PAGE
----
In various alternatives, the processor 102 includes a central processing unit (CPU), a graphics processing unit (GPU), a CPU and GPU located on the same die, or one or more processor cores, wherein each processor core can be a CPU or a GPU. In various alternatives, the memory 104 is located on the same die as the processor 102, or is located separately from the processor 102. The memory 104 includes a volatile or non-volatile memory, for example, random access memory (RAM), dynamic RAM, or a cache.

The storage 106 includes a fixed or removable storage, for example, without limitation, a hard disk drive, a solid state drive, an optical disk, or a flash drive. The input devices 108 include, without limitation, a keyboard, a keypad, a touch screen, a touch pad, a detector, a microphone, an accelerometer, a gyroscope, a biometric scanner, or a network connection (e.g., a wireless local area network card for transmission and/or reception of wireless IEEE 802 signals). The output devices 110 include, without limitation, a display, a speaker, a printer, a haptic feedback device, one or more lights, an antenna, or a network connection (e.g., a wireless local area network card for transmission and/or reception of wireless IEEE 802 signals).

The input driver 112 and output driver 114 include one or more hardware, software, and/or firmware components that are configured to interface with and drive input devices 108 and output devices 110, respectively. The input driver 112 communicates with the processor 102 and the input devices 108, and permits the processor 102 to receive input from the input devices 108. The output driver 114 communicates with the processor 102 and the output devices 110, and permits the processor 102 to send output to the output devices 110. The output driver 114 includes an accelerated processing device (“APD”) 116 which is coupled to a display device 118, which, in some examples, is a physical display device or a simulated device that uses a remote display protocol to show output. The APD 116 is configured to accept compute commands and graphics rendering commands from processor 102, to process those compute and graphics rendering commands, and to provide pixel output to display device 118 for display. As described in further detail below, the APD 116 includes one or more parallel processing units configured to perform computations in accordance with a single-instruction-multiple-data (“SIMD”) paradigm. Thus, although various functionality is described herein as being performed by or in conjunction with the APD 116, in various alternatives, the functionality described as being performed by the APD 116 is additionally or alternatively performed by other computing devices having similar capabilities that are not driven by a host processor (e.g., processor 102) and configured to provide graphical output to a display device 118.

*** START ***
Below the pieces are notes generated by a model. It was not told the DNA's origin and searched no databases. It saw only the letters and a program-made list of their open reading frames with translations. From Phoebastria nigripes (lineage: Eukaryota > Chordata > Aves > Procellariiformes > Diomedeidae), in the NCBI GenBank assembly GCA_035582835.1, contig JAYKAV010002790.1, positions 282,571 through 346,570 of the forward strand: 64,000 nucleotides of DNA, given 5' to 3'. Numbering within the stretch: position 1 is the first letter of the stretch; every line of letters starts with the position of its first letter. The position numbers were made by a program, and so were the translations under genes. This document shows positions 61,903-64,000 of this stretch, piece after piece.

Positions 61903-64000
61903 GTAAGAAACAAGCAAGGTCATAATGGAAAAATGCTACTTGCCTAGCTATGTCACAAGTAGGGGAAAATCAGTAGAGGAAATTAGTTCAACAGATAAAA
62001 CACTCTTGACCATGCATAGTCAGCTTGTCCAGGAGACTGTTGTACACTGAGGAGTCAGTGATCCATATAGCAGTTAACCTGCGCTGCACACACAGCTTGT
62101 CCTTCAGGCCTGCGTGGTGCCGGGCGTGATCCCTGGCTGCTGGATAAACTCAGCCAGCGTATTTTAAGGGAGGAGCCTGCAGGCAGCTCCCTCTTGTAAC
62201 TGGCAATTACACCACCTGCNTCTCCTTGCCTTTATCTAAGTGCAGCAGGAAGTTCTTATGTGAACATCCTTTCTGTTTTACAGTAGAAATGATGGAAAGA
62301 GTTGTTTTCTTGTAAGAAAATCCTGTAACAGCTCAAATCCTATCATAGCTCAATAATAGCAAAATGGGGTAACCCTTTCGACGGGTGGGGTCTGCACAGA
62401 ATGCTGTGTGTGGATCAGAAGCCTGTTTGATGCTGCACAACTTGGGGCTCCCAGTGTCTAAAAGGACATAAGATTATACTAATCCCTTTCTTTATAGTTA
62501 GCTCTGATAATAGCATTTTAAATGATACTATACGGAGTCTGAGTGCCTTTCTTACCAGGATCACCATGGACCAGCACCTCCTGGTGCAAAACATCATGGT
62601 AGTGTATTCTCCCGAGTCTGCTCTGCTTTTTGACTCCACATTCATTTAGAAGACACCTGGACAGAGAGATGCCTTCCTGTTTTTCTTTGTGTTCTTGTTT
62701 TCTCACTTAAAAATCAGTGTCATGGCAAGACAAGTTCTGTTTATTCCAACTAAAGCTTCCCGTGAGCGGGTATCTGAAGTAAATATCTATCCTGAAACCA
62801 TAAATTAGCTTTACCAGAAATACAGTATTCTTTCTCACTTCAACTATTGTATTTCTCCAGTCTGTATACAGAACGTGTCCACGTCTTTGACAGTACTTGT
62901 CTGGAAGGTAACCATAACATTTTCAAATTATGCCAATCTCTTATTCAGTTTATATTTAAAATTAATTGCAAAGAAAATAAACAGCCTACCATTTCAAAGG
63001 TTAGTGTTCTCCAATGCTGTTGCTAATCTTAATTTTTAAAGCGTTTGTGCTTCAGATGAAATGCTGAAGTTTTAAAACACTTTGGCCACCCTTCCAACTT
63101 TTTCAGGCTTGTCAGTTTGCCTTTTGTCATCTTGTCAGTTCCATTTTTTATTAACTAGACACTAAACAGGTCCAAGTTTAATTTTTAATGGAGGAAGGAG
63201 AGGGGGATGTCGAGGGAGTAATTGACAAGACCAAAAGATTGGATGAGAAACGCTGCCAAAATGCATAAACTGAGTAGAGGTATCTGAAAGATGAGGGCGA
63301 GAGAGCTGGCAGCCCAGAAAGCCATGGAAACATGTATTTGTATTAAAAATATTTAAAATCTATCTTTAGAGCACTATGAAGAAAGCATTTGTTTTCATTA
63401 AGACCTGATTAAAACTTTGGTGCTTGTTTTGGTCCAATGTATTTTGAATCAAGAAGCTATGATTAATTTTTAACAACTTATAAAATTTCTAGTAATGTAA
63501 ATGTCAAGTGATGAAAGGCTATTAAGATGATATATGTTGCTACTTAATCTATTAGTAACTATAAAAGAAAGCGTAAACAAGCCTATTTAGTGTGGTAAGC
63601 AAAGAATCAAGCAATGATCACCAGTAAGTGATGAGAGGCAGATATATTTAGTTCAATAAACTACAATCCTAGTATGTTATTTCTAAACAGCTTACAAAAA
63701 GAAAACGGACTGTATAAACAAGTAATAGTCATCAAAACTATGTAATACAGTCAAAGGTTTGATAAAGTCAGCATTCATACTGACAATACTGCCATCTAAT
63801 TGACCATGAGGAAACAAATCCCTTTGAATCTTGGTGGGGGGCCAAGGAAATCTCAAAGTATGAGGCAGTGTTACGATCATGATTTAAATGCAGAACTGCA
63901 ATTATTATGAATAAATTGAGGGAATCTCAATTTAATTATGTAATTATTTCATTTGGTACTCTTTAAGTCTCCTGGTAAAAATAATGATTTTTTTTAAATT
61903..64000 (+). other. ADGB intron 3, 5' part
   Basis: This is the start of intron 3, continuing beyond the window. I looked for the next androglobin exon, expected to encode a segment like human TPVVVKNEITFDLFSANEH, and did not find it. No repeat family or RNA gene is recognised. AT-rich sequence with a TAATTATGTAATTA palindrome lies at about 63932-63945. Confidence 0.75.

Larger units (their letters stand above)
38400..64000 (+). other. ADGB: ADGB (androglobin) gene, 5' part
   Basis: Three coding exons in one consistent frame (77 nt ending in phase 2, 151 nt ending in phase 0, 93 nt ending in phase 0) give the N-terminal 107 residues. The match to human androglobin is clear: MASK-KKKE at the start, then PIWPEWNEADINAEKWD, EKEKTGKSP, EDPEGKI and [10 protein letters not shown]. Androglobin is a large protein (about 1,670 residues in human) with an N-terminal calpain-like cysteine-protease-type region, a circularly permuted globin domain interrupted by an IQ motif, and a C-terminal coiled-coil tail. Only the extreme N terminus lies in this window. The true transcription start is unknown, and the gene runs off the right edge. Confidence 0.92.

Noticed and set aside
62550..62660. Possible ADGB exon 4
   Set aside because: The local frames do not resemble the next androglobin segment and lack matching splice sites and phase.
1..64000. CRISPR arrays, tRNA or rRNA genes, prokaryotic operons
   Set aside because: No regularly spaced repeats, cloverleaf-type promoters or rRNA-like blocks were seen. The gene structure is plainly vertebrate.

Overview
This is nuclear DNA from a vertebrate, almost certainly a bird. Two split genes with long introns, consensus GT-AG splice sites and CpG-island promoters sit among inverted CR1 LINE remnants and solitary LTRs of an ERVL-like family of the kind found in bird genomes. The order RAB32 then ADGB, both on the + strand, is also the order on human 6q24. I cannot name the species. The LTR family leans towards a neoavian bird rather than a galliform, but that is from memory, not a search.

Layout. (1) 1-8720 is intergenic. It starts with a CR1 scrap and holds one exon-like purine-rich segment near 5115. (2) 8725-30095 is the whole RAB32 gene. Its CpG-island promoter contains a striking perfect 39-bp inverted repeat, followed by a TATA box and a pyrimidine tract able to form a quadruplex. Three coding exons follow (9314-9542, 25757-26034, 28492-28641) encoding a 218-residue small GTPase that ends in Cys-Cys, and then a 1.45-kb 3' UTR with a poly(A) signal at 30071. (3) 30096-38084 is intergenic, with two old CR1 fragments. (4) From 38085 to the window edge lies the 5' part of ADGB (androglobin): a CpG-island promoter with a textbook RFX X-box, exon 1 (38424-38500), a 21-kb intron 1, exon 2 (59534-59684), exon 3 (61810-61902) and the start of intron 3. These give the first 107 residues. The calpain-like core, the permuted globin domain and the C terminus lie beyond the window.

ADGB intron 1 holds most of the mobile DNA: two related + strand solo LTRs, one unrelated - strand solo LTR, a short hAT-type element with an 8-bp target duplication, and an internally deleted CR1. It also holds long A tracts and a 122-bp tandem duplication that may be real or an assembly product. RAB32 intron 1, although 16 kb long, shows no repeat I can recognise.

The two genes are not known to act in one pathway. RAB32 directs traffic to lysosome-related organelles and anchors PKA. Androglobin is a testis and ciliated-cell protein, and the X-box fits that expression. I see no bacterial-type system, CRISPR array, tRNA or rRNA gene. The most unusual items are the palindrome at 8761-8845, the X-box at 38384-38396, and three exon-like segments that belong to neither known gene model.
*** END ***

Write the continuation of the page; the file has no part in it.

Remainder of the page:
FIG. 2 illustrates details of the device 100 and the APD 116, according to an example. The processor 102 (FIG. 1) executes an operating system 120, a driver 122, and applications 126, and may also execute other software alternatively or additionally. The operating system 120 controls various aspects of the device 100, such as managing hardware resources, processing service requests, scheduling and controlling process execution, and performing other operations. The APD driver 122 controls operation of the APD 116, sending tasks such as graphics rendering tasks or other work to the APD 116 for processing.